Right at the start of the trading week (18 July 2016), the London market was greeted by news that the crown jewel of the UK technology sector – ARM Holdings – would soon have a Japanese owner. With customary aplomb some market commentators pegged the takeover's attractiveness to a post-Brexit fall in the value of the pound.
However, that would be an oversimplified explanation. Corporate stars and thinking have to align followed by a reconciliation of the viability of the deal versus headline advantages in order for a successful bid launch. In going for the Cambridge-based ARM, SoftBank has bagged an innovative company that sees the microchips it designs dominate smartphones by myriad manufacturers.
It is also a testament to how valued UK-based technology companies are. HP's bungled takeover of Autonomy and Qualcomm's of Cambridge Silicon Radio came some five years before the current depreciation in the value of the pound.
To quote Masayoshi Son, chairman and chief executive of SoftBank: "This is one of the most important acquisitions we have ever made, and I expect ARM to be a key pillar of SoftBank's growth strategy going forward.
"We have long admired ARM as a world renowned and highly respected technology company that is by some distance the market leader in its field. ARM will be an excellent strategic fit with the SoftBank group as we invest to capture the very significant opportunities provided by the internet of things."
Despite being pressed, Softbank did not explicitly flag up the pound's decline as something that made ARM more attractive. My belief is that even if the pound had not taken a post-Brexit hit, Softbank or perhaps another suitor would have still queued up for ARM, viewing the latter as a natural fit.
The company has high hopes for its Internet of Things program which would see microchips becoming central to a whole range of appliances that could communicate with wider electronic environment. By that argument, one the most recognisable designer of chips is ARM.
It is why Softbank has broken the Japanese record for an overseas bid for ARM. Where the pound's weakness does come into play would be the sweetener the suitor is offering to the government. In Softbank's case that is a promise of doubling investment and jobs which would cost it less in dollar value terms.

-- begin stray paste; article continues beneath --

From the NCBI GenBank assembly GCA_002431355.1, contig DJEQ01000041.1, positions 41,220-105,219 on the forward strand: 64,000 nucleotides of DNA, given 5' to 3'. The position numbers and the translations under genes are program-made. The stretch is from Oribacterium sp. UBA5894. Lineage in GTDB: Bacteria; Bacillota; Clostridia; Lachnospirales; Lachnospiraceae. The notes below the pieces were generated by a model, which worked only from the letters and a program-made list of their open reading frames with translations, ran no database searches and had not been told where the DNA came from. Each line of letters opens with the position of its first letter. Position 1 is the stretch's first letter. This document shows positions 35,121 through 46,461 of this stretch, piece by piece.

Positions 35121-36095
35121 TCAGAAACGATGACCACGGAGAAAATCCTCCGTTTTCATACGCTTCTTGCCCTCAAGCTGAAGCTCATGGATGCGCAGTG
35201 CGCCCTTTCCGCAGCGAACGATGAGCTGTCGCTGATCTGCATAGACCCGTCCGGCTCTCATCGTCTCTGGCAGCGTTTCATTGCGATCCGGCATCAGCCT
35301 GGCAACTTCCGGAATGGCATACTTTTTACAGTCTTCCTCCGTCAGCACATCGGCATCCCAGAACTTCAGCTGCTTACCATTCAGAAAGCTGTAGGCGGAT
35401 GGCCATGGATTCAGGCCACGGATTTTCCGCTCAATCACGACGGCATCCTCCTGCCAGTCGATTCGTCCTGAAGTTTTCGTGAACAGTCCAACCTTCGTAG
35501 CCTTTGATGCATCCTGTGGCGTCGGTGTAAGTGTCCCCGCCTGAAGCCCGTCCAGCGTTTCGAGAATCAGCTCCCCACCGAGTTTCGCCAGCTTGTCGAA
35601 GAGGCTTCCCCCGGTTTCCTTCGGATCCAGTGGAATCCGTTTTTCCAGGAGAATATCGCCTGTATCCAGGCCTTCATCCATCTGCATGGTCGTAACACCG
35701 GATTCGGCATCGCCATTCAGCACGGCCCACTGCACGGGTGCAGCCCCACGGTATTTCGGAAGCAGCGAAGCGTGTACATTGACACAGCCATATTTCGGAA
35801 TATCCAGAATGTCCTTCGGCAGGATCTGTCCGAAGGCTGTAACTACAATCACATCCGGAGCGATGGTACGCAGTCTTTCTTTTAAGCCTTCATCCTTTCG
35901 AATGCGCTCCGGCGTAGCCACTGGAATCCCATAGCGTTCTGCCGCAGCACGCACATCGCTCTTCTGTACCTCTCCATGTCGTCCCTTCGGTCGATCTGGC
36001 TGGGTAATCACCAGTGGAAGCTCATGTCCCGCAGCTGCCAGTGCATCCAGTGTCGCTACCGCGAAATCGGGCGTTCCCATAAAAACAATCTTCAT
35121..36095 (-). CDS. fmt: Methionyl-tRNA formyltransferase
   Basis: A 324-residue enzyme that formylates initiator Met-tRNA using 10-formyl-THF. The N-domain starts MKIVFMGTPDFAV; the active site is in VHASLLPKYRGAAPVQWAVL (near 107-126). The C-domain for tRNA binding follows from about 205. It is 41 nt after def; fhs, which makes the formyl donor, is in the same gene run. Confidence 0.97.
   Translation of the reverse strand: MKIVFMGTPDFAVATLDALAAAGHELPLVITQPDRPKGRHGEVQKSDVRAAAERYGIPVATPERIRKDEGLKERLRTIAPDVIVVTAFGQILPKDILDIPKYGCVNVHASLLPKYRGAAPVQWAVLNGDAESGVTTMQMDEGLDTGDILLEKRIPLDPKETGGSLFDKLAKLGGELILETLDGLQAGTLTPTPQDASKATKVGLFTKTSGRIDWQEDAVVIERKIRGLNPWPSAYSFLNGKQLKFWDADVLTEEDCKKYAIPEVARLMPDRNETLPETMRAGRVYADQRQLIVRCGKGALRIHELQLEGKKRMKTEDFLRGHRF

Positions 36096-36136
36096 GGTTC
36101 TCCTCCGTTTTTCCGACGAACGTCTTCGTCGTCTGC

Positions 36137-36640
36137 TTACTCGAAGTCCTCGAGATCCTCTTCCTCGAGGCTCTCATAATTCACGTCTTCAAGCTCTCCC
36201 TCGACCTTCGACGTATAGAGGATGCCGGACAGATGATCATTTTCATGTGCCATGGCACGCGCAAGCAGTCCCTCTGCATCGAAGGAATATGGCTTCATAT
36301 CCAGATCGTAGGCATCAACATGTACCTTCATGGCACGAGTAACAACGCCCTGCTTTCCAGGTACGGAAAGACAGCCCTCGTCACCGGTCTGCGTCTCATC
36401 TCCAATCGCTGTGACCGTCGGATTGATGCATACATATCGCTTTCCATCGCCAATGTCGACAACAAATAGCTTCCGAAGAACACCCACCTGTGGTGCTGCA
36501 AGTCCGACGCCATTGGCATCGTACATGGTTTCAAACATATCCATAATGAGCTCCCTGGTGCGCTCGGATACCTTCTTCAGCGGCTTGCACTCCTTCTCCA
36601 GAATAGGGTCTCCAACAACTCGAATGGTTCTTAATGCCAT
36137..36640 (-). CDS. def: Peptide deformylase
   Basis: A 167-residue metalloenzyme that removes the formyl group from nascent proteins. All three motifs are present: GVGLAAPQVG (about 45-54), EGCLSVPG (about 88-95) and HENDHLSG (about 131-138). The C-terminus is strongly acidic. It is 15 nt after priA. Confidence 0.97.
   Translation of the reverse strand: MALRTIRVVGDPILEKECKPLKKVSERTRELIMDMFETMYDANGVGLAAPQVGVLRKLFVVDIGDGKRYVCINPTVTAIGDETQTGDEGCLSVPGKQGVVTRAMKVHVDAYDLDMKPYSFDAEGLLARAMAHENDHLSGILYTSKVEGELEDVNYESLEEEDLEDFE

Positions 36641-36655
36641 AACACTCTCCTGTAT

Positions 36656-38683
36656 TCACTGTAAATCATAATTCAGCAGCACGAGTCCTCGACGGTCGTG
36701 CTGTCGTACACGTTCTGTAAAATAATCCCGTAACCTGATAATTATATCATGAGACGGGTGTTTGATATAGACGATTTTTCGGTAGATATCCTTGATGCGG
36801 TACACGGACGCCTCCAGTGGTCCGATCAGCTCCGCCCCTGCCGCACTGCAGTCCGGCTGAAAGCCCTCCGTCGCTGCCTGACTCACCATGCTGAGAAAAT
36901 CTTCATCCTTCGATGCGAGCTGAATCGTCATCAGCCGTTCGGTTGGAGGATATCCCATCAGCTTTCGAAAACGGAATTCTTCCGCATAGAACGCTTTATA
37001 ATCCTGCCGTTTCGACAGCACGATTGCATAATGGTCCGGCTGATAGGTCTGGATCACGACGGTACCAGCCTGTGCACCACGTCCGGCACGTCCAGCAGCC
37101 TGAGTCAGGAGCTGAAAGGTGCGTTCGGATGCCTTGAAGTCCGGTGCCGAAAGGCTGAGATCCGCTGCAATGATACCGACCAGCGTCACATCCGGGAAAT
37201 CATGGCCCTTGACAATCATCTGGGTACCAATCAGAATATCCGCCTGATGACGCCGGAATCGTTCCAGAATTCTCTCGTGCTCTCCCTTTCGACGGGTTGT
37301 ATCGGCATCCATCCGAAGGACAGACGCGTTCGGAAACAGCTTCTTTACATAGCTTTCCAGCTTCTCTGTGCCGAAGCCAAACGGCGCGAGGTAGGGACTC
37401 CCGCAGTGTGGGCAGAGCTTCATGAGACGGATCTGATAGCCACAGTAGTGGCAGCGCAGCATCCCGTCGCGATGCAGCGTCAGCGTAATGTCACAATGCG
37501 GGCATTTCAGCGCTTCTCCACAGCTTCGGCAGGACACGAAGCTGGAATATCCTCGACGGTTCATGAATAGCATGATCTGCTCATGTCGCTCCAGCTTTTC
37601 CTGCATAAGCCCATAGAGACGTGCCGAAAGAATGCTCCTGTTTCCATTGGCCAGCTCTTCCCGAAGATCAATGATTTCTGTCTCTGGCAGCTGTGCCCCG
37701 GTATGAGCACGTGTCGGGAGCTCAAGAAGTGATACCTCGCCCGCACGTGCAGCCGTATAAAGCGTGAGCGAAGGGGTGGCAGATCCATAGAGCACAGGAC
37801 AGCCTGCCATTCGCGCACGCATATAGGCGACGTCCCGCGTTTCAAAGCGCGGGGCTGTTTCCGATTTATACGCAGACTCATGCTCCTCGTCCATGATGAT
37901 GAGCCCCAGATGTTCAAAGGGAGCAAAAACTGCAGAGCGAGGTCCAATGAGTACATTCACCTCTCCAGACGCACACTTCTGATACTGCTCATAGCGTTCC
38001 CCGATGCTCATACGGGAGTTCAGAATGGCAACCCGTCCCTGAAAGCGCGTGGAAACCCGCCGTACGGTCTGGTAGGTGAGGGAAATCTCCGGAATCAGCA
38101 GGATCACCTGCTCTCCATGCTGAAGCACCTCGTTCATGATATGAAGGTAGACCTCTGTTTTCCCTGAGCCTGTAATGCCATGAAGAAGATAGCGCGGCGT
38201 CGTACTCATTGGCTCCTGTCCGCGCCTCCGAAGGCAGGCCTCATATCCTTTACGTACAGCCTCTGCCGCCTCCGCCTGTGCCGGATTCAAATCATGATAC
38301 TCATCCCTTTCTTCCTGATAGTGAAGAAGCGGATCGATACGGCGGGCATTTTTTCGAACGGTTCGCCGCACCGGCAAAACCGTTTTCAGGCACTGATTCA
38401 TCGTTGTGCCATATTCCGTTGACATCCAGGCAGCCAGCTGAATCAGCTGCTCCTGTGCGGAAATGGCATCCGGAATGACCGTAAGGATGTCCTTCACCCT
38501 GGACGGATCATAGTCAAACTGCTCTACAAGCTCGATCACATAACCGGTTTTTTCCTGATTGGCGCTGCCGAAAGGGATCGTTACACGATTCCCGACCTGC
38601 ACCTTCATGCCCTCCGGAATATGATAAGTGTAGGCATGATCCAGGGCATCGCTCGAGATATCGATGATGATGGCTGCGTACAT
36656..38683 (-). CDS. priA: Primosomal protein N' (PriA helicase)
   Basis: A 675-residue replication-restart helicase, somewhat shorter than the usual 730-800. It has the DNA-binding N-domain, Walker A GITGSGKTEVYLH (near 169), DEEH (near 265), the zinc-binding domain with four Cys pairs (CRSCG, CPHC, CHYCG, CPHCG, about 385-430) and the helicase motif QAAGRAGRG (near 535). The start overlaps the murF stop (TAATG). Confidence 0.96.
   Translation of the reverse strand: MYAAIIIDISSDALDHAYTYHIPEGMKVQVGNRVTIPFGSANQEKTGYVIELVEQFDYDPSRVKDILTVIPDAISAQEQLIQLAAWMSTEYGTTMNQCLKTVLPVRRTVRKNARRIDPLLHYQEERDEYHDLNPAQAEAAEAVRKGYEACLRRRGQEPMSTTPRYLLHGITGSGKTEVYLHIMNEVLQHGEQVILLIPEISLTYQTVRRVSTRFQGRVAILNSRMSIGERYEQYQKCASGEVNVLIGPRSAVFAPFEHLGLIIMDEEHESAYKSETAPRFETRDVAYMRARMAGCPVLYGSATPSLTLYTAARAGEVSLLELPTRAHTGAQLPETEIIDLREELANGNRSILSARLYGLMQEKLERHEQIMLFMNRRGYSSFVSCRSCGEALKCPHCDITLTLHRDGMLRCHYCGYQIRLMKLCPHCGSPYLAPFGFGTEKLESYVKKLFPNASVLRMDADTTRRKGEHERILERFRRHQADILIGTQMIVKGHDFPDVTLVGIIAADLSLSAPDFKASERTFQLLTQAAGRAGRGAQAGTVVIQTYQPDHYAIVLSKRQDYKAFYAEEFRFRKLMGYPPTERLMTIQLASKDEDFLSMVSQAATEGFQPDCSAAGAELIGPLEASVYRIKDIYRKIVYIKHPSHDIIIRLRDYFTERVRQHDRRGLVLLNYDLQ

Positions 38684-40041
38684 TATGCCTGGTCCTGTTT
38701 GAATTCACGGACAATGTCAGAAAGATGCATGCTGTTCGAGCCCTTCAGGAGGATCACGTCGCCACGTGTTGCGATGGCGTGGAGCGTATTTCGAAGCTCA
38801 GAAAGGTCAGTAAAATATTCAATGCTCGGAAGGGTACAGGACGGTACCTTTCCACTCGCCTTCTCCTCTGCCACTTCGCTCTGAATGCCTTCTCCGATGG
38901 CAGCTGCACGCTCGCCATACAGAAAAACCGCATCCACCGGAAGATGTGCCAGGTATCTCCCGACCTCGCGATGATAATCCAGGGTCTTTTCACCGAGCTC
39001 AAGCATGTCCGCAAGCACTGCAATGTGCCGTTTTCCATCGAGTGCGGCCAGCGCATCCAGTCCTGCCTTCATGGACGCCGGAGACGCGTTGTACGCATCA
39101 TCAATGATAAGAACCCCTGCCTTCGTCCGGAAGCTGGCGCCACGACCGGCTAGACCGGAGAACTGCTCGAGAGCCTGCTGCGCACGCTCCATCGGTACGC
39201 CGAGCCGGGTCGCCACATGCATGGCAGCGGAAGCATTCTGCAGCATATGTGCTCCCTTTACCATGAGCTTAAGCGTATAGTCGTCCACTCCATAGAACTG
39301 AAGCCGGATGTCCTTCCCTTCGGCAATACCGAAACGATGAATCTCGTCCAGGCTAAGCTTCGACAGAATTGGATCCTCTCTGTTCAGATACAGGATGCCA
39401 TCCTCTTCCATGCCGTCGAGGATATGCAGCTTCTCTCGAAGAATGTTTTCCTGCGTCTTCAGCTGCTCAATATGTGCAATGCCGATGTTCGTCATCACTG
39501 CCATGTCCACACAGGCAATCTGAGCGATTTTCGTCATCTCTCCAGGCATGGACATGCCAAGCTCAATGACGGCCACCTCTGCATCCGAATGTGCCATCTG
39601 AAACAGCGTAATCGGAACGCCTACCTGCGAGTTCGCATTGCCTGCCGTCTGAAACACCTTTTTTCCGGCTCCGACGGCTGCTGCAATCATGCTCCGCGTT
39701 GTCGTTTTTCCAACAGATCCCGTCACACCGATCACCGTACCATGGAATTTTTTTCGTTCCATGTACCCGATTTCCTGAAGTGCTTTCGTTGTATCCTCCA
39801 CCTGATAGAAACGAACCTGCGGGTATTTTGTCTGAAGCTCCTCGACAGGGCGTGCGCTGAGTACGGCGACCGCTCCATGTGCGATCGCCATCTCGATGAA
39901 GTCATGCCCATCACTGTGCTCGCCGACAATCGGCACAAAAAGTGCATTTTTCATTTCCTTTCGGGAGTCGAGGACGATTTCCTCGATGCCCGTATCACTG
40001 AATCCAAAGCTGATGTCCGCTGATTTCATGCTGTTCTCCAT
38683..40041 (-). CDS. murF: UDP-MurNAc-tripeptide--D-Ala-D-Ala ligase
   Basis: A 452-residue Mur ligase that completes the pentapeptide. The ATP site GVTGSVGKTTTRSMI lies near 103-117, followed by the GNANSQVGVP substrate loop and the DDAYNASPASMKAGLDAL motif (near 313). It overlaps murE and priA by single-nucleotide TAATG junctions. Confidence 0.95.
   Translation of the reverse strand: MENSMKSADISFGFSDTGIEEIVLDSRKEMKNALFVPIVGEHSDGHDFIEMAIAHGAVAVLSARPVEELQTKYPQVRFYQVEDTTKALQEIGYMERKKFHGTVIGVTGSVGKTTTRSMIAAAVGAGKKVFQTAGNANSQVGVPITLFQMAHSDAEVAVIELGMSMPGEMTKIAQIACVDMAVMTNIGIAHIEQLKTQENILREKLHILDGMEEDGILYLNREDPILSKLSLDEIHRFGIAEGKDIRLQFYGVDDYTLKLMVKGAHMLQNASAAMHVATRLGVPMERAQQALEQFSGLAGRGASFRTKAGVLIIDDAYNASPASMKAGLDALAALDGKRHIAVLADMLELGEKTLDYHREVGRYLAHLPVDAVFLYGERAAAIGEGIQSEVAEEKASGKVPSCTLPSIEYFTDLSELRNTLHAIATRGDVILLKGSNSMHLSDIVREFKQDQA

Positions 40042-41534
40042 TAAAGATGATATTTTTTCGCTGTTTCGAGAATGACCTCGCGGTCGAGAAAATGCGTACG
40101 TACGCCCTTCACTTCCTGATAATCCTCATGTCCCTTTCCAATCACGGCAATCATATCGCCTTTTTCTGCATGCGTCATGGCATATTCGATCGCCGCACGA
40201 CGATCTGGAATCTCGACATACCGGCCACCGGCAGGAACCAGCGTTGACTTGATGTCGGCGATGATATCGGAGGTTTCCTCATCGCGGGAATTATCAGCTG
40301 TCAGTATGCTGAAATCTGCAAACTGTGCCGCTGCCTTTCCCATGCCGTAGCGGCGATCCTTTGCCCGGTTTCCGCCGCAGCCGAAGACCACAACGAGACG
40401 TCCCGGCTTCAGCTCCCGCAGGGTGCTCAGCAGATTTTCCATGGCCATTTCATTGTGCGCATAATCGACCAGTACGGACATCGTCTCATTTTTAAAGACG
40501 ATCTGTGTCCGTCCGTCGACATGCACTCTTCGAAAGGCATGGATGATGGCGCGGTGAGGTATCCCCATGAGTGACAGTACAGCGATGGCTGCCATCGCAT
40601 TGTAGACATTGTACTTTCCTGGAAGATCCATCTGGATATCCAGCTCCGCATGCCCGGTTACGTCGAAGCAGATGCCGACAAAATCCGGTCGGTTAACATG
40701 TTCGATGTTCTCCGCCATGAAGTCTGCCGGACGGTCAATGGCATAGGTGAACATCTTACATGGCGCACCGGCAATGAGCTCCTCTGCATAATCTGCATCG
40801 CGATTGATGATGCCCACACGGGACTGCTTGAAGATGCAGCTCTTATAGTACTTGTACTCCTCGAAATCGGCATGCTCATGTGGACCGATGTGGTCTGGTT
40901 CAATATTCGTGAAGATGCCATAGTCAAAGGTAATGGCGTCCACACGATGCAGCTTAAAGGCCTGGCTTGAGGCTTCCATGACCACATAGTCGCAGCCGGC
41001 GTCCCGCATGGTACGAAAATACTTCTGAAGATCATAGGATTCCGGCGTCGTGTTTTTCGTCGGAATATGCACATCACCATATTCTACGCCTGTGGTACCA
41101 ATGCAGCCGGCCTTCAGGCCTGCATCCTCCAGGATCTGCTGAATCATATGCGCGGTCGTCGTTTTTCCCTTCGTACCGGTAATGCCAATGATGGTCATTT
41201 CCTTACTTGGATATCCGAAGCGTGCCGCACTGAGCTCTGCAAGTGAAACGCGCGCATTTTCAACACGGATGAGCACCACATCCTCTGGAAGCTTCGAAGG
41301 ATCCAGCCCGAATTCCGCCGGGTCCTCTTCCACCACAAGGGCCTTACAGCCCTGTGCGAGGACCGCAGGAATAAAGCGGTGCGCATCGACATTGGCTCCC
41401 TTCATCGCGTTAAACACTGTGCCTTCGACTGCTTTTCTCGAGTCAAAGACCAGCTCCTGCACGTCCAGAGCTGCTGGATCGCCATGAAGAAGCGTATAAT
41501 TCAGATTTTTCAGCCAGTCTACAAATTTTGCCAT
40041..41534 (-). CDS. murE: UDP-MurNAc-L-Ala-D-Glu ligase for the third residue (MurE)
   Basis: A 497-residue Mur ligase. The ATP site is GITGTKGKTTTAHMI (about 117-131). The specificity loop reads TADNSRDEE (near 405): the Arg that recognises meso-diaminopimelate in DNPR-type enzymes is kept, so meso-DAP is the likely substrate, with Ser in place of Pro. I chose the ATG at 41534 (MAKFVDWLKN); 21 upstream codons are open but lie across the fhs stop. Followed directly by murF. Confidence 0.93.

Agreed that Softbank's £24bn takeover, which comes to $32bn at current exchange rates, would have been pricier at $35bn had the agreement been reached on the eve of 23 June 2016 referendum. The said difference might sound like a lot, but it is small change in the world of big ticket takeovers. Furthermore, the dollar isn't the currency of choice for SoftBank's headquarters. That would be the yen.
As Laith Khalaf, senior analyst at Hargreaves Lansdown, points out: "The ARM takeover doesn't look like a Brexit baby, because the company is actually more expensive in yen terms than it was on the day of the referendum vote.
"Almost all of the company's revenues come from overseas, so as the pound has fallen, the share price has risen sharply. That won't stop UK-based investors popping the corks though, they have now seen a 67% rise in the value of their shares since referendum day."
The latter bit merits closer examination. As IBTimes UK reported prior to the EU referendum, money managers were recommending buying into UK stocks should there be a vote in favour of Brexit. That's because the biggest five on the FTSE 100 – Shell, BP, HSBC, British American Tobacco and GlaxoSmithKline – are all internationally focused, but have their shares valued in a currently lower sterling.
Additionally, while big ticket buyouts dominate headlines, it's the mid-tier deal flow that needs to pick up before we can safely say that a lower pound is inducing more takeovers. By that argument, its EnQuest's offer of a 20% stake in a North Sea oilfield to an Israeli conglomerate for a $20m (£15.1m) advance could be a more appropriate harbinger of things to come.
Any foreign bidders sizing up UK assets would have to reconcile the advantages of a weaker pound versus the economic uncertainty thrown up by the referendum result. It is the domestically focused midcaps and blue chip housebuilders that have suffered the biggest drop in valuation leaving them potentially vulnerable to takeovers.
Hence, a potential foreign suitor would need to do some serious thinking, even if, as some would suggest that Softbank's takeover of ARM marks the starting point of a lower pound induced merger and acquisitions spree targeting UK Inc.
Gaurav Sharma is the Business Editor of IBTimes UK. He has been a financial journalist for more than 15 years, with a core specialisation in macroeconomics and commodities. Follow Gaurav on Twitter here.